Tesco: UltraViolet ‘too complicated’
Despite an upbeat note being sounded by an earlier panel debate at the Future of Entertainment Summit in London, Rob Salter, Category Director of Entertainment for UK supermarket giant Tesco, has suggested that the UltraViolet digital locker ecosystem will not be implemented any time soon by his company, describing the ecosystem as “too complicated” for the average consumer. It had been suggested that two or three UK retailers would offer UltraViolet products and services during 2012.
Tesco is a member of the Digital Entertainment Content Ecosystem (DECE) consortium, which includes film studios, retailers, consumer electronics manufacturers, cable companies, ISPs, network-hosting vendors, and other Internet systems and security vendors. DECE is promoting the UltraViolet digital rights authentication and cloud-based licensing system that allows consumers of digital home entertainment content to stream and download purchased content to multiple platforms and devices.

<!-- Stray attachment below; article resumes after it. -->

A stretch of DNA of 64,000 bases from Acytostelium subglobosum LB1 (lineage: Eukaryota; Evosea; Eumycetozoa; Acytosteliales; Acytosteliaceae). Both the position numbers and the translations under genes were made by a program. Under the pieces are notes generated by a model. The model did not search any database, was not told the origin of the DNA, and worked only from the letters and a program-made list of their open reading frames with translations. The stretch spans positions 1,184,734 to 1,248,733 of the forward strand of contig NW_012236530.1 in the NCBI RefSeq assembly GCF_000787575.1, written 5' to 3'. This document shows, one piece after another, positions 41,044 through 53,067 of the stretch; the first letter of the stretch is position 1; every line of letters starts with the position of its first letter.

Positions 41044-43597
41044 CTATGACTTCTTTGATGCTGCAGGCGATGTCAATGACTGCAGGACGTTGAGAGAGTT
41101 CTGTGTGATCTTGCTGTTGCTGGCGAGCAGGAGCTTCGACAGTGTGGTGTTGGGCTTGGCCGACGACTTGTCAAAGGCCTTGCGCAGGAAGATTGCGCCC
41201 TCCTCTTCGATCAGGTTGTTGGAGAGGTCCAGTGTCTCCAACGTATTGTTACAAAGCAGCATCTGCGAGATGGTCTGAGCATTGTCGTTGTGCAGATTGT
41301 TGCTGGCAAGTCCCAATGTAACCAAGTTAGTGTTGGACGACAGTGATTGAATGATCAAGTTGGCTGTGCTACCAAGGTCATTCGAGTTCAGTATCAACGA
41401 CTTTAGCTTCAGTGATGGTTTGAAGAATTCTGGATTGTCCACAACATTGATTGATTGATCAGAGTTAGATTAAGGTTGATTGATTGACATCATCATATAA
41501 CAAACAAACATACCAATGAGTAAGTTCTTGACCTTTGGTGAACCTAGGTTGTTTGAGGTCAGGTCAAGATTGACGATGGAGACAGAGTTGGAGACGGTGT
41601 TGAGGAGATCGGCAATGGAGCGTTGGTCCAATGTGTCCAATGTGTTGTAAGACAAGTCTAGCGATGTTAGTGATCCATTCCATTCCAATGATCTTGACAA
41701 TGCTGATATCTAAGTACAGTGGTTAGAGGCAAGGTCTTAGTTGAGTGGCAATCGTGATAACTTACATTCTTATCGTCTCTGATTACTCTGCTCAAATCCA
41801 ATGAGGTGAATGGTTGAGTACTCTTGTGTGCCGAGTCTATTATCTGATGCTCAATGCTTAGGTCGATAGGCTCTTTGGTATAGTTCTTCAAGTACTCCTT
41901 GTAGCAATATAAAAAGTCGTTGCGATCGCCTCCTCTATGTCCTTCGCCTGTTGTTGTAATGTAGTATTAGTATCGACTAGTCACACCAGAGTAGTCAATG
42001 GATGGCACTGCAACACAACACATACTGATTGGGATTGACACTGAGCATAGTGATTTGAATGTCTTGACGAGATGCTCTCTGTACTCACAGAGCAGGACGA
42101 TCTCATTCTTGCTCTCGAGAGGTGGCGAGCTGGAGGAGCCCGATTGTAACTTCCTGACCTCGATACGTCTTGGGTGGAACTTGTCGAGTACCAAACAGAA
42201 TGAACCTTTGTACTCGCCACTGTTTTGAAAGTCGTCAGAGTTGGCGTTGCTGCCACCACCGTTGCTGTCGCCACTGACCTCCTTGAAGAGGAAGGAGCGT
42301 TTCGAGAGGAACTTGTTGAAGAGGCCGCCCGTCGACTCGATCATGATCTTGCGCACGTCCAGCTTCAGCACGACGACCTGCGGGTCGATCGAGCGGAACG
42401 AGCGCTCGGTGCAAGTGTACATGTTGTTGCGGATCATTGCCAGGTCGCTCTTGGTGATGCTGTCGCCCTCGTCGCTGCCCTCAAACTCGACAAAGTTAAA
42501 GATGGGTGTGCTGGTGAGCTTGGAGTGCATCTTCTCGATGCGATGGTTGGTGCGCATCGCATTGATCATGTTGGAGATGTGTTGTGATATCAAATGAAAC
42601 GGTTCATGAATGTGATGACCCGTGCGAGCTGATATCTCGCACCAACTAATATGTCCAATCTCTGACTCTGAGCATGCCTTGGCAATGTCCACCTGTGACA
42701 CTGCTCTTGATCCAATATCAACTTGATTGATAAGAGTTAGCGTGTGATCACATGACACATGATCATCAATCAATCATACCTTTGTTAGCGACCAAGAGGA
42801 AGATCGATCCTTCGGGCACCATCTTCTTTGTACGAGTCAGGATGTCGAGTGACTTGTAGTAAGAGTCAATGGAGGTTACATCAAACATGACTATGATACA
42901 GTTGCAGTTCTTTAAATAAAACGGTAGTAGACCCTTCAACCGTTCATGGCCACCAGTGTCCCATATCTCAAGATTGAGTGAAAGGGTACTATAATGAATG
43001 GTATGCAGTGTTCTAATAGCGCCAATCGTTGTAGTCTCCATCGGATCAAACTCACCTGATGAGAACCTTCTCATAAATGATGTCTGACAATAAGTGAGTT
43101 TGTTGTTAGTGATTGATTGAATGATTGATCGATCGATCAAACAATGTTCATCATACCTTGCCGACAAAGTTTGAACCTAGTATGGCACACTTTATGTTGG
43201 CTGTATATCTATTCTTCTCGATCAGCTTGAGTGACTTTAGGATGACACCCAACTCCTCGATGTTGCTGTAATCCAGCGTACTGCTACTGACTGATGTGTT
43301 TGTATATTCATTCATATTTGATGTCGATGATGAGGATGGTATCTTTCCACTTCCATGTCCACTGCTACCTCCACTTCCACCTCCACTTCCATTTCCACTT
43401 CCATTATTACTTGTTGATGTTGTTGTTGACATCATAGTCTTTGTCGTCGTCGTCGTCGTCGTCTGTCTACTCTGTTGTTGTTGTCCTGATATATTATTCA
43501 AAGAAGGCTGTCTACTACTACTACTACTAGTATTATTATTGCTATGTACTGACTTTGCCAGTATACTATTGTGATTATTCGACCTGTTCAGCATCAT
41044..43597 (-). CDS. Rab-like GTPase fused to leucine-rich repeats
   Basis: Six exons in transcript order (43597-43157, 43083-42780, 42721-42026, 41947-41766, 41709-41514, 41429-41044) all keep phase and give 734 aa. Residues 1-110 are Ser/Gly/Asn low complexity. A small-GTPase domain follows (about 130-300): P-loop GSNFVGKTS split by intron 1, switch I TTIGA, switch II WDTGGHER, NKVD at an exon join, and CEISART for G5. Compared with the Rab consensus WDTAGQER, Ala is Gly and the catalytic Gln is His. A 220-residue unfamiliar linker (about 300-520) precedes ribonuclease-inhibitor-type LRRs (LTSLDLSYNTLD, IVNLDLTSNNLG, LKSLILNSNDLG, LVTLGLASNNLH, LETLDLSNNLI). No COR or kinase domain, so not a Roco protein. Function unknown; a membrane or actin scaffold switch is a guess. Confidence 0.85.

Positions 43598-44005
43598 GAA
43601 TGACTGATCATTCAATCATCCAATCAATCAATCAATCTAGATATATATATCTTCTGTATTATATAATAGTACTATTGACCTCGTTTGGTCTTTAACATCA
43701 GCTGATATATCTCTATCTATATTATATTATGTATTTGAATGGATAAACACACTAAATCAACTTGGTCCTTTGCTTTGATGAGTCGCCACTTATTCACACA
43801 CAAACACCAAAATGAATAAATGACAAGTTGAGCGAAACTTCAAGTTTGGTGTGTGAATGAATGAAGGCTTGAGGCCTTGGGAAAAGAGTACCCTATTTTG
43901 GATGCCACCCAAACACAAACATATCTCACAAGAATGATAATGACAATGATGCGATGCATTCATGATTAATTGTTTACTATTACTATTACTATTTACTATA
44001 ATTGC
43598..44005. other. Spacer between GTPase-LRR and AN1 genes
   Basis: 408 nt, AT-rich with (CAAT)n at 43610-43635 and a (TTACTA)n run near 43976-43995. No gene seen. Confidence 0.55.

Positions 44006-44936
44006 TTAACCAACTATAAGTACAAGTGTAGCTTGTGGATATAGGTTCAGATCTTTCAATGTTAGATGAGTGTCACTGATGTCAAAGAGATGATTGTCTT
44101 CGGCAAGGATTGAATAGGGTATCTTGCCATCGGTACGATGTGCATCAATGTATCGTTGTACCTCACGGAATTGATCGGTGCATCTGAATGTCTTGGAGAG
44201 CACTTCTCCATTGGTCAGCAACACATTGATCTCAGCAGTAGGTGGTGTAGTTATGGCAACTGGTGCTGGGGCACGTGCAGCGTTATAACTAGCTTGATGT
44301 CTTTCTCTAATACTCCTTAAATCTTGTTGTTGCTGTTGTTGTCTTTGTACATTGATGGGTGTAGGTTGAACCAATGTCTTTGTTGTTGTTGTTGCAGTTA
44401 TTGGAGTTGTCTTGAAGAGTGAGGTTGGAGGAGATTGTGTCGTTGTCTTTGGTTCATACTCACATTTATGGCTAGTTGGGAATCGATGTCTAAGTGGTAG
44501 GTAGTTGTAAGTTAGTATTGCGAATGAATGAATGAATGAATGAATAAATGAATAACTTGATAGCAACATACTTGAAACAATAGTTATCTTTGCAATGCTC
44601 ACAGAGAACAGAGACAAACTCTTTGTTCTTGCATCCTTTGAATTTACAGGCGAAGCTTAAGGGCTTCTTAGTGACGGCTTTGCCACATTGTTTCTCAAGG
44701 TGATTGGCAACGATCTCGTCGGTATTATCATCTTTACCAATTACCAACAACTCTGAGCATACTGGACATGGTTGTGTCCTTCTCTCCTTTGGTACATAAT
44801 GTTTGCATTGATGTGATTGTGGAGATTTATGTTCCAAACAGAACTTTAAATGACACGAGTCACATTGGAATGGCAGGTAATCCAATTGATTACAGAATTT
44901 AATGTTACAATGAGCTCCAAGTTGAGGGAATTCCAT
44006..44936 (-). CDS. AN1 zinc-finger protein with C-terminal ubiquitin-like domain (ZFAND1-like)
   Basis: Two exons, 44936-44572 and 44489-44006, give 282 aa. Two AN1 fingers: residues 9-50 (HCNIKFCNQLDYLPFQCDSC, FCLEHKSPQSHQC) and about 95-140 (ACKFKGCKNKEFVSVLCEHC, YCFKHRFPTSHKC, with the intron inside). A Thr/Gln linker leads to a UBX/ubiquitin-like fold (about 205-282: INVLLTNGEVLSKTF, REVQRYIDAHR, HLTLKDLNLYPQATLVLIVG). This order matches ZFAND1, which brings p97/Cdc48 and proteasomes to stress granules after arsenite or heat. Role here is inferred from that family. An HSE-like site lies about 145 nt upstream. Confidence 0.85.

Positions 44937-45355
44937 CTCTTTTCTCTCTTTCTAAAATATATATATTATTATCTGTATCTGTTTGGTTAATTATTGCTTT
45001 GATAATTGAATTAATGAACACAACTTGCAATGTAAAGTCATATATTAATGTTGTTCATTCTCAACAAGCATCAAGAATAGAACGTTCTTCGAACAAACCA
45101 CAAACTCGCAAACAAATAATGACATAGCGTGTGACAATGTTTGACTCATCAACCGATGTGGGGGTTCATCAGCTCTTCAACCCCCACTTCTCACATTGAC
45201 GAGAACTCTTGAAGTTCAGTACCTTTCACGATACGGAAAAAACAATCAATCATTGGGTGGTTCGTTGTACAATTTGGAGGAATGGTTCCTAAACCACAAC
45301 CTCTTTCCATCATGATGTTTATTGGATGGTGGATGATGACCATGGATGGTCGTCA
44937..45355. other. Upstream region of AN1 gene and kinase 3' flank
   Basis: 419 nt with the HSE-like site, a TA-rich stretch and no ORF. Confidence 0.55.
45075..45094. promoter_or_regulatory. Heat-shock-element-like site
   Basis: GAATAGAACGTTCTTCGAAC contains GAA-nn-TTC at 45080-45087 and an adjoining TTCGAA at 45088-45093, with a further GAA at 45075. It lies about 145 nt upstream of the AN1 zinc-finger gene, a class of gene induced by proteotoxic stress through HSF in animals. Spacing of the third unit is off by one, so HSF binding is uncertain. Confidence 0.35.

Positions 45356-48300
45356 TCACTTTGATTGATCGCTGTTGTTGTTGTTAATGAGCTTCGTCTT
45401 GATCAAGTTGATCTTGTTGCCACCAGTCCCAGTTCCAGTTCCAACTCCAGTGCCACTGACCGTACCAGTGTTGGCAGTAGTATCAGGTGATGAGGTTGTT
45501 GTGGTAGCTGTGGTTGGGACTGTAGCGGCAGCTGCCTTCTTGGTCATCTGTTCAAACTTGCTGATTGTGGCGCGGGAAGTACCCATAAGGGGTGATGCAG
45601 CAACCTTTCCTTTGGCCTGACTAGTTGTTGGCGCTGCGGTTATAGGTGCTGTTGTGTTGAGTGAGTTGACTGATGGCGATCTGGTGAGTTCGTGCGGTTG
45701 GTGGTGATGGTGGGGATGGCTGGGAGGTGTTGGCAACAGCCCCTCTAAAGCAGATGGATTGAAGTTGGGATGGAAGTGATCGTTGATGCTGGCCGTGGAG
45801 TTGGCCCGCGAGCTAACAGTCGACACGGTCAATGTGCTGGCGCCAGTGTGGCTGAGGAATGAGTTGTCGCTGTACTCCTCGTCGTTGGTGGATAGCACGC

In December 2011, Tesco and its online video-on-demand subsidiary blinkbox announced a new service where customers who purchase a DVD or Blu-ray will also own the movie online. The new service is exclusive to customers enrolled in the store’s Clubcard loyalty scheme.
Salter told delegates that for the time being, Tesco will concentrate on its existing ‘digital extra’ service, which brings together the sale of a physical DVD product with a digital version bundled with the purchase, meaning that customers no longer have to worry about transporting discs with them.
When a physical film or TV show has been purchased, customers are able to view the film from their blinkbox account at any time from multiple devices. Salter confirmed that in-store movie purchases at Tesco would automatically be added to a customer’s blinkbox account.